richness that I was getting from a passive pickup. In the past, I never recorded any of my leads with active pickups because they just didn’t have the tone I needed. For metal rhythm stuff, it was great, but I would always go to passive pickups for solos, like I did on the last record. Most of the solos were played on the neck pickup. What’s cool is that with Blackouts, I don’t have to switch. I can record with the same guitar and the same pickups the whole time, and not have to be switching things around. And live, I don’t have to be compromising the sounds that I got on the record.
Are all of your guitars set up the same or are some set up for a certain feel or tone?
The guitars that I play are all custom-built by Ibanez® and use the same
combination of a mahogany neck, mahogany body, neck-through construction, 24 frets, reverse headstock, and fixed bridge. That combination of woods really works the best for the music I play and matches well with the low tuning. It’s not too boomy on the bottom, and it’s got a nice midrange which projects, so you can hear the notes really well.
Typically, I’m tuned to C# with a dropped B, but all of the songs on the Iowa record were B with a dropped A. It’s just a standard dropped-D tuning, but with all strings dropped down really low.
I’m using D’Addario® strings–.011, .015, .018, .028, .038, .058. At home, I absolutely have a lot of them set up differently. Everything I have on the road that I’m going to play onstage is going to be extremely close in spec. Sometimes a certain neck will move a little more than another, especially when you’re exposed to conditions that we play in. Many times it’s fairly wet, and that’s not very good for the wood, the fingerboard, or all of the glue joints. They get a little variance. I keep my action as low as it can go without any buzz. But once you add in the extra adrenaline I have when I’m playing live, I have to raise it up a little. I dig in a lot and I don’t want my strings bouncing off the edge of the pickup and my 24th fret. I keep my pickups super close to the strings. Pickup height is very important, and I think that’s one thing that people really overlook. With Blackouts, you can get them right underneath the strings.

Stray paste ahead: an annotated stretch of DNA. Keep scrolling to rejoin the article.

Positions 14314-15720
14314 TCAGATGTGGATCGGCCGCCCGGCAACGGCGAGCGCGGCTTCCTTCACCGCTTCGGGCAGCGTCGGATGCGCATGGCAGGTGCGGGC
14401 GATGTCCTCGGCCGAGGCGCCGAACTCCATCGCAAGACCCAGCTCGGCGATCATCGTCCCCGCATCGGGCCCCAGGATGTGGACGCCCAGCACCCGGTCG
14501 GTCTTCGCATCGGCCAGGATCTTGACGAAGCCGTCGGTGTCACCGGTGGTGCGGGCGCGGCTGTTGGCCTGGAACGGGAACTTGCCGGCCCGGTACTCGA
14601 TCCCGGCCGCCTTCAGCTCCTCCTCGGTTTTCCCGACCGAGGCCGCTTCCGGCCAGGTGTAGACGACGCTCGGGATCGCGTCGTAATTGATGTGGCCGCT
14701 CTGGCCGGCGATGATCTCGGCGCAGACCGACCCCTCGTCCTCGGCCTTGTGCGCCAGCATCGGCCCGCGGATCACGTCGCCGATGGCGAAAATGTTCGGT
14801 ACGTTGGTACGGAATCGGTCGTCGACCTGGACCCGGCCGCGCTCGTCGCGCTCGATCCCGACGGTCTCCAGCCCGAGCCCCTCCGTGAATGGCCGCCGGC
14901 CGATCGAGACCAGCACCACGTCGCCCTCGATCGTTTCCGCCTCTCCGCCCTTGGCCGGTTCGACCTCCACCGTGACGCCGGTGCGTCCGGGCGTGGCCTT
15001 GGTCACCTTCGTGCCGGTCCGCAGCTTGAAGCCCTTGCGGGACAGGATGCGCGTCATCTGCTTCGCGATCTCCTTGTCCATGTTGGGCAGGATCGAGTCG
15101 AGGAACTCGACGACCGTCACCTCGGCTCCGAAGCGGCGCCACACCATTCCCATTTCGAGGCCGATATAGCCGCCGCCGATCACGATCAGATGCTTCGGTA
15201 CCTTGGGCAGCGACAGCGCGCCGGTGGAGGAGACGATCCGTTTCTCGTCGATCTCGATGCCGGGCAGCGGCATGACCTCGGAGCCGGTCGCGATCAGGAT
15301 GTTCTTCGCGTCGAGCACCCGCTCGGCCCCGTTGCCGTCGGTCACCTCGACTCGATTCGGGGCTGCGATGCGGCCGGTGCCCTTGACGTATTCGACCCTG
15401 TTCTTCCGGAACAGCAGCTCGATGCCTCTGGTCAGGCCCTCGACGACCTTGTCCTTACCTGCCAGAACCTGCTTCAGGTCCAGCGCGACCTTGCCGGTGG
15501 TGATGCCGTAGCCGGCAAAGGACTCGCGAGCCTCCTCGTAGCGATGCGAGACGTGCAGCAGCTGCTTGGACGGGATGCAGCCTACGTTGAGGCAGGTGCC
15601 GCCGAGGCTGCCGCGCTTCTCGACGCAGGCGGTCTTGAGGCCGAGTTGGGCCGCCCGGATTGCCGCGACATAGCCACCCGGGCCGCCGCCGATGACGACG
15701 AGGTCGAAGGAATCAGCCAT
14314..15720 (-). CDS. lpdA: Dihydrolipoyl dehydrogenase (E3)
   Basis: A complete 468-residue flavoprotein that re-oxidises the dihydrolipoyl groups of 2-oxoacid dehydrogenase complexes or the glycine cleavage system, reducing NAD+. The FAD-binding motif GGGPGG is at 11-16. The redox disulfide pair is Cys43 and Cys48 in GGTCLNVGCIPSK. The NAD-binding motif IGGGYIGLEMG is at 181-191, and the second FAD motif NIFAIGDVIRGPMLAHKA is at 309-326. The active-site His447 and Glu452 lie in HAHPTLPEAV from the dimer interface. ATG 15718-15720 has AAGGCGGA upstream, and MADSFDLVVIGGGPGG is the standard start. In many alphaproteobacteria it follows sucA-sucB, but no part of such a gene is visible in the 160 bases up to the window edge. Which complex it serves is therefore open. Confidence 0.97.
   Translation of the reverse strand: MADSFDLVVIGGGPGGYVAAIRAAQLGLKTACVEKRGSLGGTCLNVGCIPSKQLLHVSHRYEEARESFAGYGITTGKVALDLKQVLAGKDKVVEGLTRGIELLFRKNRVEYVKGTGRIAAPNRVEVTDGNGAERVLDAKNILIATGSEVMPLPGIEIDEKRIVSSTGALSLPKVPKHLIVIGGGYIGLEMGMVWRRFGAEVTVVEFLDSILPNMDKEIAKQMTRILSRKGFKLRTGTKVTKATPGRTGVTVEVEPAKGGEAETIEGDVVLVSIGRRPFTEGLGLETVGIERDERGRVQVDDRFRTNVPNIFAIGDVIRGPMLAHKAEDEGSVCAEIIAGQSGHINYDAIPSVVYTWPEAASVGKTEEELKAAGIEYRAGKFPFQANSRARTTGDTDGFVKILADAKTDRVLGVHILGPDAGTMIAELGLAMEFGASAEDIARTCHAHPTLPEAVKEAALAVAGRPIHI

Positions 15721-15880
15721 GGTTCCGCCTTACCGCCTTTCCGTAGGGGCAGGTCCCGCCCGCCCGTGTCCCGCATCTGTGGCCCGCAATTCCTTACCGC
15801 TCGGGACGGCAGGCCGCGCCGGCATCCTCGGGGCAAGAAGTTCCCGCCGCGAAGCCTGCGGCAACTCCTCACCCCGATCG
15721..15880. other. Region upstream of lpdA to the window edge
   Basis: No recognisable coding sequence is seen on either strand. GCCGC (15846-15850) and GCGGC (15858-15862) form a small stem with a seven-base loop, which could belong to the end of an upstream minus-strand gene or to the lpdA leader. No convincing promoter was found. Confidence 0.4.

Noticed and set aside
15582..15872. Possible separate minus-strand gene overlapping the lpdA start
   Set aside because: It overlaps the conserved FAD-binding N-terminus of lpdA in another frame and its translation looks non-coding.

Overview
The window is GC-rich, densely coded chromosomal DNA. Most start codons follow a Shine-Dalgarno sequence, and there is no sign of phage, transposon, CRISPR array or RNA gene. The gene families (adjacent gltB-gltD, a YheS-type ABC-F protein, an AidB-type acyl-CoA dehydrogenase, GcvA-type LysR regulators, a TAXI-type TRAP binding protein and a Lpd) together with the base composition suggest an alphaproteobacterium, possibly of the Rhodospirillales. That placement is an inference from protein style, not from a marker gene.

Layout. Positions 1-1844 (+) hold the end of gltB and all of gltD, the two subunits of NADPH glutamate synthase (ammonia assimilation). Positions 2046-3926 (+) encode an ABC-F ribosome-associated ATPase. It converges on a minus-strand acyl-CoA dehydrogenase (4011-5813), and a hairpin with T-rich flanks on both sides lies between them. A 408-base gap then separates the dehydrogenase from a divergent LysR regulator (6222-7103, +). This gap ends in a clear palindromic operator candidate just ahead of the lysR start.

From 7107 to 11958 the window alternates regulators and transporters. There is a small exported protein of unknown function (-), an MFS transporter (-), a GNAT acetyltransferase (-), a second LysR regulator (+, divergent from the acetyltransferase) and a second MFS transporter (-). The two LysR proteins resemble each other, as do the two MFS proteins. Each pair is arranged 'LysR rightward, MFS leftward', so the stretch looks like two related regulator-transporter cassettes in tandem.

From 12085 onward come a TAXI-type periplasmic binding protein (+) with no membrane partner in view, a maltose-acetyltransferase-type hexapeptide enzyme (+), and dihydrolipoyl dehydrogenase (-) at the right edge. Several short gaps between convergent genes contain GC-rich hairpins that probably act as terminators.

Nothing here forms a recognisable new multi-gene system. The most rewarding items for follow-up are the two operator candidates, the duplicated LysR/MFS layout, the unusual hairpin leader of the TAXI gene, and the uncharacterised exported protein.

On most of your guitars, do you have both pickups set at the same height and angled the same on the treble and bass sides?
I do on the bridge pickup. On the neck pickup, I keep the bass side further away from the strings, just because the bass strings are naturally louder. But every guitar is different. You’ve got to fine-tune it by ear. You know what you like and don’t like, so experiment with it. Get a baseline and start adjusting things to see where it takes you. Sometimes it gets way out of line and you need to reset it back to what stock would have been, then start over. But every guitar is going to be different, so you have to set up each guitar based on how that guitar naturally sounds. I’m a total advocate of tweaking each guitar individually and knowing what you like. If you set something up in standard normal fashion, you’re not necessarily going to get the most out of that guitar.
What type of amplifiers and cabinets are you playing through?
I’ve got my 120-watt Rivera KR7 heads that run into Rivera 4×12 cabinets with 100 watt speakers Celestion did for me. They sound amazing.
What are your favorite songs to perform live?
My favorite song would have to be “Eeyore,” which is the hidden track on our first record, just for the speed and the downpicking throughout at such a quick tempo. It’s lots of fun for me to play. I like all of the songs, really, but “Eeyore” really stands out because I get the most fired up when I’m playing it. “Vermilion,” from Vol. 3: The Subliminal Verses, is also cool because I’ve got a lead in it, and there are some cleaner parts where I back off a little bit. I enjoy playing that one a lot, too.
Is there a particular track you recorded that you’re most proud of?
I like “The Nameless,” which is also from Subliminal Verses, because it just changes a lot and it’s all over the place. It’s a lot of fun.
For more information on Mick Thomson and Slipknot, visit the band’s official website at www.slipknot1.com.
Lisa Sharken is Seymour Duncan’s New York-based artist relations consultant.